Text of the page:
How to Set Up At-Home Study Spaces for Your Children

By the time your child reaches 5th grade, they should be doing about 50 minutes of homework and/or studying at home each day. Even from a young age, kids should have a place in the home that they can use solely to study and get their work done without distractions. 

As a parent, creating the right atmosphere in your home for homework and studying can help your child be more productive, create a sense of comfort, even make doing the work fun. It starts with setting up the right space that is conducive to studying and learning, utilizing the right tools, and making sure your child can stay focused on the tasks at hand. 

Abraham Lincoln said, “Teach the children so it will not be necessary to teach the adults.” By encouraging learning at home and being a guide for your children along the way, you can set them up for lifelong learning skills. That can help to boost their imaginations, cause them to become critical thinkers and problem-solvers, and inspire curiosity in them that can lead to success throughout their lives. 

So how can you set up the right study space for your children in the comfort of your own home? 

Create a Learning Environment

As you might expect, the ideal learning space starts with the environment itself. You can transform almost any area of your home into an adequate learning space with a few simple tips. The right space can help your child to feel more comfortable so they can get their work done more efficiently. 

Keep these tips in mind to create the ideal learning space for your children: 

  • Think about what your child needs in order to concentrate. Some do better in solitude while others thrive with activity. 
  • Pick a space that is comforting and relaxing but will also encourage focus and concentration. 
  • Make sure your child’s work surface is at the right height.
  • Have adequate lighting or try different types of lighting to keep your child from having to strain their eyes.
  • Keep all of their necessary supplies in one location. 
  • Decorate the space with things that will inspire your child and help them to feel more comfortable. 

The right study space doesn’t need to take up an entire room. Dedicating even a specific corner of a room to getting homework and studying done can make a big difference in your child’s productivity. 

Utilize Technology

Technology has become a large factor in the world of education. It has changed the modern-day classroom, with many schools across the country allowing their students to take home laptops or tablets to get their work done. 

Using technology is a great way to inspire your kids to learn differently. The introduction of gamification, for example, literally makes learning fun by making it more exciting and interactive. Technology can also make learning more personalized, showcasing where students struggle and where they excel, so teachers and parents can focus more attention on the subjects that are more difficult.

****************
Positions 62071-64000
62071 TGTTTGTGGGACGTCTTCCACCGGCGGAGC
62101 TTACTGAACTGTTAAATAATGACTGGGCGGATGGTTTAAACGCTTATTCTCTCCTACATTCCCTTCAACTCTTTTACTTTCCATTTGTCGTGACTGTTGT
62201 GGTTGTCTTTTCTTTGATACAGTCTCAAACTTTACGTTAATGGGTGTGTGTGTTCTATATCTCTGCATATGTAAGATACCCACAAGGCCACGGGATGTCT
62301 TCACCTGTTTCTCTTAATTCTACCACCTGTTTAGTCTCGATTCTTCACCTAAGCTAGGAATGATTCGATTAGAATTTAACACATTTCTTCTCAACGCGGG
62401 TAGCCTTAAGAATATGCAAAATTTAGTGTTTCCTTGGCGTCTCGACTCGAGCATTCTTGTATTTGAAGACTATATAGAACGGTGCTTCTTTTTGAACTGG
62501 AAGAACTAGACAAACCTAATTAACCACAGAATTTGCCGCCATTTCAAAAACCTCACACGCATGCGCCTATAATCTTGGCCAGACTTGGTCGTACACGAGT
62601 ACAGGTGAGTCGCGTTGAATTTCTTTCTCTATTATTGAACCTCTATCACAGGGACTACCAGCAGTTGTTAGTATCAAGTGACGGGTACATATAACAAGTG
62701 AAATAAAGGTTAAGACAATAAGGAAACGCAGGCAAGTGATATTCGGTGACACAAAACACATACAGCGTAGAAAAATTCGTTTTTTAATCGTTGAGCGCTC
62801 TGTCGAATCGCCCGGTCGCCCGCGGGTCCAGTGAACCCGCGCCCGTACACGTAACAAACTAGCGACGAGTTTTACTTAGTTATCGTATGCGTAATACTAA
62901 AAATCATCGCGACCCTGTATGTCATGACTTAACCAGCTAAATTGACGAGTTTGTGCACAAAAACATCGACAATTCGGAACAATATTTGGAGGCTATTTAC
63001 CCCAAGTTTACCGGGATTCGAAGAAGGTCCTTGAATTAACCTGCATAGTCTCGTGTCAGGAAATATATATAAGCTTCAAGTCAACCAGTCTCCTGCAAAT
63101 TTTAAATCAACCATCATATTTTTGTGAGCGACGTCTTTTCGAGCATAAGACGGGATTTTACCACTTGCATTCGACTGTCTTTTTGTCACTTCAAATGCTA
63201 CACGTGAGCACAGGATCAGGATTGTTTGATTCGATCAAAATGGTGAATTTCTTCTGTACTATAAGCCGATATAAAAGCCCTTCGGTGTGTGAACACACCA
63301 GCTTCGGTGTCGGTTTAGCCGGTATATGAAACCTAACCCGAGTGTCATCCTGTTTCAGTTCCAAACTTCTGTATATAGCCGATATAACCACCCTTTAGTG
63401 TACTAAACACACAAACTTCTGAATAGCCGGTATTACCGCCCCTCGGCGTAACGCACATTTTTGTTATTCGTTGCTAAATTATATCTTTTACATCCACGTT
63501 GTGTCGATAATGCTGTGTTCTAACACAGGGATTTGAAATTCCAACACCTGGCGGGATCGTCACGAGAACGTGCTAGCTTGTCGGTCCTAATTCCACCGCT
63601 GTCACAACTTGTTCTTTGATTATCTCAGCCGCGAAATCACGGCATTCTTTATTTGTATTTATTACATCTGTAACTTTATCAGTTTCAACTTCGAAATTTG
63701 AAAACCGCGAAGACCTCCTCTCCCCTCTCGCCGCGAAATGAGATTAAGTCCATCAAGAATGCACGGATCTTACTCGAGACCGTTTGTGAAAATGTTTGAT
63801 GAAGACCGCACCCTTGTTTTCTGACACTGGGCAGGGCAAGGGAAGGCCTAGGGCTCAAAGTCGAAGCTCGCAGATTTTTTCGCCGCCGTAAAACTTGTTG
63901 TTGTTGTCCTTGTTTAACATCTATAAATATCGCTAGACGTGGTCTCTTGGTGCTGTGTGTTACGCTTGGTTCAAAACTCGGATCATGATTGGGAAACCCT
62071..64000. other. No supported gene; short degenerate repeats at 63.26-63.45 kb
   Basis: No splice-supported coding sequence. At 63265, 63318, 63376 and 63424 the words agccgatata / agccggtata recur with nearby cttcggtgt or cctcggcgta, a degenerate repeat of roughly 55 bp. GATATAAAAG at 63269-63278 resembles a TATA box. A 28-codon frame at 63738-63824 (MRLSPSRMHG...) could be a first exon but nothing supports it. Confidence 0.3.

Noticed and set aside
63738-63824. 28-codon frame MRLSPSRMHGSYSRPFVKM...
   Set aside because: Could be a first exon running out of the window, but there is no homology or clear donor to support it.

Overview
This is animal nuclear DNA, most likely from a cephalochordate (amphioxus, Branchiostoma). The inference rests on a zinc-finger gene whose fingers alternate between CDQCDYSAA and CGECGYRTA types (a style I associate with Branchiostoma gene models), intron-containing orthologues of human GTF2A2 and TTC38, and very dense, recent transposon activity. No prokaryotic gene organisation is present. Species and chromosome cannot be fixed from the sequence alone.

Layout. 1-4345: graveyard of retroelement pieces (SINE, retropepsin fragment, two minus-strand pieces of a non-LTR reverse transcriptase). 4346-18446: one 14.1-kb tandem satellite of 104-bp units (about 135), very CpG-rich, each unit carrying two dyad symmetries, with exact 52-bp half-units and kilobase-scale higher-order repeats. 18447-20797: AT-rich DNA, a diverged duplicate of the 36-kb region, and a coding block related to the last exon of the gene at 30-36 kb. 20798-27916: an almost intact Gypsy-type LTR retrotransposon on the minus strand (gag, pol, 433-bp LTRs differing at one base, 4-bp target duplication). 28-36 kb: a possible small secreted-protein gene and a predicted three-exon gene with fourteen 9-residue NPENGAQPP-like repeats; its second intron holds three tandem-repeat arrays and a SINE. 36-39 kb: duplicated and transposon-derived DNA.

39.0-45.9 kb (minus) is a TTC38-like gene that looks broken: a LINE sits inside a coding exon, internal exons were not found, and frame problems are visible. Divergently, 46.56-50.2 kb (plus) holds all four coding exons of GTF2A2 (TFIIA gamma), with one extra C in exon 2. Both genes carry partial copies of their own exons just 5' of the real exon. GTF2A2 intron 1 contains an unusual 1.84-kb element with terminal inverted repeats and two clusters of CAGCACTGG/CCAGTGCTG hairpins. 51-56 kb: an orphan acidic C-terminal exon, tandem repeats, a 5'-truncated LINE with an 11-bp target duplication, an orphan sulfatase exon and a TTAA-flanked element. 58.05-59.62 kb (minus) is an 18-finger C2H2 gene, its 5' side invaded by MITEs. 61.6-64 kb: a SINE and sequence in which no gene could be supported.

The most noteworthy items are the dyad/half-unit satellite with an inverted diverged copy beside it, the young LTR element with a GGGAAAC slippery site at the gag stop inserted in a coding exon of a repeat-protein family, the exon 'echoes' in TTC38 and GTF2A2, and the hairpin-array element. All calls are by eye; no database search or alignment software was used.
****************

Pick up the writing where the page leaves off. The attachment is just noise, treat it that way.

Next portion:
It’s likely that the future of education will continue to depend heavily on technology. We’ve caught a glimpse of that in the wake of the recent coronavirus pandemic, where many schools across the country adopted an eLearning platform for students who weren’t physically allowed to attend school. 

Letting your kids use a computer or tablet for their work at home can help them to be more efficient, but it’s important to monitor their digital activity. Track the websites they’re looking at and monitor their time online. Learn the ins and outs of social media, and how to check their accounts. There’s a fine line between safety and freedom for your children, and it can be a difficult balance to find sometimes. But, it’s better for your kids to be safe online than for you to have to wonder what they’re doing or who they might be talking to. 

Minimize Distractions

A study funded by the Department of Education’s Institute of Education Sciences found that 25% of an elementary school student’s time was spent being distracted. Obviously, the more a student is distracted, the less they’re learning. 

Distractions can be even more dangerous at home. If your child is too comfortable, they might be less motivated to get their work done. If they have their phone, computer, or tablet and they’re using them for things other than schoolwork, it can be far too easy for them to hop onto social media, watch videos, or chat with friends. Even the typical happenings around your home can be distracting. 

While it might seem impossible to eliminate every possible distraction, creating the best study space involves limiting those distractions as much as possible. Set rules and boundaries for homework/study time. In doing so, you’ll motivate your child to work smarter and get the job done. 


You know your children better than anyone. There isn’t a “one-size-fits-all” study space for every child/teen. Think about what would work best for your child’s learning style as a starting point. Once you keep that in mind, creating the perfect space for their specific needs will be much easier. 

Contributed by Beau Peters

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